Time short to approve transit bill, experts say
HARRISBURG — With 10 session days remaining through mid-December, the General Assembly is down to the wire to vote on legislation providing money to fix highways and bridges, and fund mass transit.
The two-year session continues in January, but 2014 is an election year for House members and half of the Senate. That could make some legislators skittish, analysts say, because most transportation-related plans suggest lifting the cap on taxing wholesale gasoline — an idea opponents call a “tax increase” and supporters call a “user fee.”
“If it doesn't happen in 10 session days, then I don't think it gets done,” said House Minority Leader Frank Dermody, D-Oakmont.
The House and Senate will return to session on Tuesday. Stephen Miskin, spokesman for House Majority Leader Mike Turzai, R-Bradford Woods, said the House is not likely to consider transportation this week.
A meeting among leaders of both parties last week yielded “progress,” according to Erik Arneson, spokesman for Senate Republicans.
“We're optimistic an agreement can be reached this year,” he said.
“If they are going to do it, now is the time,” said Moe Coleman, director emeritus of the University of Pittsburgh's Institute of Politics.
Despite resistance among most conservative Republican House members, the legislation has the backing of Senate Republicans, Democrats in both chambers and GOP Gov. Tom Corbett, Coleman noted.
“I think there's significant pressure for it to get done,” Coleman said.
A transportation bill is a priority for Corbett, who offered a $1.8 billion proposal in February.
A $2.5 billion bill passed the Senate in June but stalled in the House. Turzai, who controls which bills are brought to the House floor, has said he favors a $500 million “critical needs” bill that would, for example, address the bridges in the worst condition.
The $500 million figure is what Democrats want just for mass transit, Dermody said. He said Republicans must stop pushing for language that eliminates a law mandating union-scale wages on some public construction projects.
House Speaker Sam Smith, R-Punxsutawney, has said that is a priority for House Republicans.
Republicans control the House but need a significant share of votes from Democrats, given the resistance of conservatives.
Democratic Reps. Dwight Evans of Philadelphia and Jake Wheatley of the Hill District last week offered a $2.2 billion bill they say is a compromise plan.
Other measures on table
On a bill apparently closer to finalization, the House is expected on Tuesday or Wednesday to consider legislation that would allow bars to profit from the sale of small games of chance, such as punch boards, pull tabs and raffles, Miskin said.
About 4,500 bars could apply for licenses. The state would get 60 percent of the bar's profit.
Another bill would expand small games allowed in fraternal organizations such as Veterans of Foreign Wars, American Legion posts and Moose lodges.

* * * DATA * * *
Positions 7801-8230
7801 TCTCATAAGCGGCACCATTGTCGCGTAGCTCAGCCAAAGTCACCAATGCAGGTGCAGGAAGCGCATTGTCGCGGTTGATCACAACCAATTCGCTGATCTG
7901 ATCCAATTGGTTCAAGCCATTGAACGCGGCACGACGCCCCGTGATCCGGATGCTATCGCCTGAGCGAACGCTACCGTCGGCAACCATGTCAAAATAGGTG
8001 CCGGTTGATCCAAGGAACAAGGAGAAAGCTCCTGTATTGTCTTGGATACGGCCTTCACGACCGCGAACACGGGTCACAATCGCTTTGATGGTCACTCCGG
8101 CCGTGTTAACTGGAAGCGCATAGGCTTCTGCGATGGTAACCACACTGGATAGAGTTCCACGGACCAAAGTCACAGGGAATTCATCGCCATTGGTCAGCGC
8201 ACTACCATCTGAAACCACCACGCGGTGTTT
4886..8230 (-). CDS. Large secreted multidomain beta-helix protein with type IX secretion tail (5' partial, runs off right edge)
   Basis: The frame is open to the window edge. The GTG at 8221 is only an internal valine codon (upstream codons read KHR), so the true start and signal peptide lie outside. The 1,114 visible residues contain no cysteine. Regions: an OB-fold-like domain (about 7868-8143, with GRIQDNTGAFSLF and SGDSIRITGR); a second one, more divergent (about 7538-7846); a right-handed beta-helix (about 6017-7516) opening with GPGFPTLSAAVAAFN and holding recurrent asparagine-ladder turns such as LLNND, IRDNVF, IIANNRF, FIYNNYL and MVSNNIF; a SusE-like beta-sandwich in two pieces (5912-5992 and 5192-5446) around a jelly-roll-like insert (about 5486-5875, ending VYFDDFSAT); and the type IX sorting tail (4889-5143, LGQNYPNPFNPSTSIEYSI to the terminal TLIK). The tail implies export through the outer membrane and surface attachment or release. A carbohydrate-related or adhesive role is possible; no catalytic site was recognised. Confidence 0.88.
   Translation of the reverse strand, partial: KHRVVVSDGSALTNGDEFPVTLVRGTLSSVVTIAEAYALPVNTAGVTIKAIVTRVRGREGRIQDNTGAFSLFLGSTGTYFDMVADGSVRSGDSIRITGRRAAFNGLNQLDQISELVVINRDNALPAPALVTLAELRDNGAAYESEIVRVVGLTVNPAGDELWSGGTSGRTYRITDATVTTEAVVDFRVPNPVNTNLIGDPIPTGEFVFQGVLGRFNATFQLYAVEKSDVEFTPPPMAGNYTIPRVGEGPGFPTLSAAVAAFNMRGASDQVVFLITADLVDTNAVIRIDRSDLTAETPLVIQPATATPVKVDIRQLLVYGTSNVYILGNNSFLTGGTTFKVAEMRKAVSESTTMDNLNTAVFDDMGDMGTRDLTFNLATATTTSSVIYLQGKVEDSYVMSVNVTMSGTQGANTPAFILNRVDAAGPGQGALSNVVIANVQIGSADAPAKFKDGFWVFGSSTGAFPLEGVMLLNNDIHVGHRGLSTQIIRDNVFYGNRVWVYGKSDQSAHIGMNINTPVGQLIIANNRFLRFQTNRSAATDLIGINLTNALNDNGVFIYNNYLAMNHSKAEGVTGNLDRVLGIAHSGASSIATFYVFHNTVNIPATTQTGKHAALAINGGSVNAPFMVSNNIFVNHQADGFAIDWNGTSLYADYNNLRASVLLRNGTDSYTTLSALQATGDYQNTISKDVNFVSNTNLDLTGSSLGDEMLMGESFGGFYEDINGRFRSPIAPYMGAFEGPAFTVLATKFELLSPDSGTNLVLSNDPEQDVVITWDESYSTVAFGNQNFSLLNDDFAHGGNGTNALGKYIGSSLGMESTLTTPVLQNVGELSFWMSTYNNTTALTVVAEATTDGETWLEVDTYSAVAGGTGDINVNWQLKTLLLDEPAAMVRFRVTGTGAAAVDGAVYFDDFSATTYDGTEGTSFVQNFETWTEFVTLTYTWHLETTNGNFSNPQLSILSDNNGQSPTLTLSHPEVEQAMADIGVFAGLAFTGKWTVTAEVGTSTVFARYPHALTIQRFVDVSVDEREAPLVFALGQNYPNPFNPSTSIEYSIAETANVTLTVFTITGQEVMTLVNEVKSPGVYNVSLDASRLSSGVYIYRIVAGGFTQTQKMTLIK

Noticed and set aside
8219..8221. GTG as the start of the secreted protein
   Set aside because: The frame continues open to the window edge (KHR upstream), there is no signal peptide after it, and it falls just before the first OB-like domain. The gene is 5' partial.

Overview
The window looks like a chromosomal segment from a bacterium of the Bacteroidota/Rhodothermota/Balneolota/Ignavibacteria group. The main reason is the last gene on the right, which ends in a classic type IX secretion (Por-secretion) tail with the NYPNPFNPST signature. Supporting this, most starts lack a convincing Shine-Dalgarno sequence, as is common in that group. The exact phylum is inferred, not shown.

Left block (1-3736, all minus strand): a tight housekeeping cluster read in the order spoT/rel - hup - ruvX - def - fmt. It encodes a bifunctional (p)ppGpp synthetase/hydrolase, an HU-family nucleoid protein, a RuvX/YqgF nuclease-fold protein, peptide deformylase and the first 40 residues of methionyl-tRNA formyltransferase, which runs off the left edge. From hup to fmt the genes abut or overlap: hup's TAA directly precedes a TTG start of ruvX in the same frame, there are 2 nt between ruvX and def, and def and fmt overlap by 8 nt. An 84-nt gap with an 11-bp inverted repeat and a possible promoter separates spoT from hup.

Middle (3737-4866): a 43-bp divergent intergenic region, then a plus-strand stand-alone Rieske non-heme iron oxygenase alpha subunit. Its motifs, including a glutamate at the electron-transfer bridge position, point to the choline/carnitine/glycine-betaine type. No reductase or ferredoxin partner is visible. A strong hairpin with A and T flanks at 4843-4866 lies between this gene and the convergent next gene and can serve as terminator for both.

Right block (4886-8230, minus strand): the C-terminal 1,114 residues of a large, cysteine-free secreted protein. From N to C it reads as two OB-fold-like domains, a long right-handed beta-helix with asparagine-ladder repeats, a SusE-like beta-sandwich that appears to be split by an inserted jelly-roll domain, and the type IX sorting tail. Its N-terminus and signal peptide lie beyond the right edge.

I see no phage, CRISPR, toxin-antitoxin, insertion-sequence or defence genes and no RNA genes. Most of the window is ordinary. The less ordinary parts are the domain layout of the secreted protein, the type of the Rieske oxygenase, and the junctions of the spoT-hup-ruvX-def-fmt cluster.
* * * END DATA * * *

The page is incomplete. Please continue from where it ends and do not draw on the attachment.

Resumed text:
The House will consider legislation that would establish a new offense of “sexual assault by a sports official” — such as coaches and athletic trainers — for those who engage in sex with children younger than 18.
The bill by Rep. Mike Vereb, R-Montgomery County, would give prosecutors another tool to use to go after offenders in a position of authority in athletics.
The bill was sparked by a Montgomery County volleyball coach's relationship with a 15-year-old girl. The coach, William “Billy” Gordon III of Lower Pottsville, is serving an eight- to 25-year prison sentence.
Brad Bumsted is Trib Total Media's state Capitol reporter. Reach him at 717-787-1405 or firstname.lastname@example.org.
Show commenting policy
TribLive commenting policy
You are solely responsible for your comments and by using TribLive.com you agree to our Terms of Service.
We moderate comments. Our goal is to provide substantive commentary for a general readership. By screening submissions, we provide a space where readers can share intelligent and informed commentary that enhances the quality of our news and information.
While most comments will be posted if they are on-topic and not abusive, moderating decisions are subjective. We will make them as carefully and consistently as we can. Because of the volume of reader comments, we cannot review individual moderation decisions with readers.
We value thoughtful comments representing a range of views that make their point quickly and politely. We make an effort to protect discussions from repeated comments either by the same reader or different readers.
We follow the same standards for taste as the daily newspaper. A few things we won't tolerate: personal attacks, obscenity, vulgarity, profanity (including expletives and letters followed by dashes), commercial promotion, impersonations, incoherence, proselytizing and SHOUTING. Don't include URLs to Web sites.
We do not edit comments. They are either approved or deleted. We reserve the right to edit a comment that is quoted or excerpted in an article. In this case, we may fix spelling and punctuation.
We welcome strong opinions and criticism of our work, but we don't want comments to become bogged down with discussions of our policies and we will moderate accordingly.
We appreciate it when readers and people quoted in articles or blog posts point out errors of fact or emphasis and will investigate all assertions. But these suggestions should be sent via e-mail. To avoid distracting other readers, we won't publish comments that suggest a correction. Instead, corrections will be made in a blog post or in an article.
- Upper St. Clair family’s efforts pay off as governor signs Down syndrome education bill
- Pennsylvania liquor licenses are considered ‘better than gold’
- Philly Nazi suspect dies as extradition request OK’d
- More than 500 migrant kids sent to Pennsylvania
- Mom, daughter die from injuries in food truck blast
- Carjacked vehicle hits Philly crowd, kills 2 children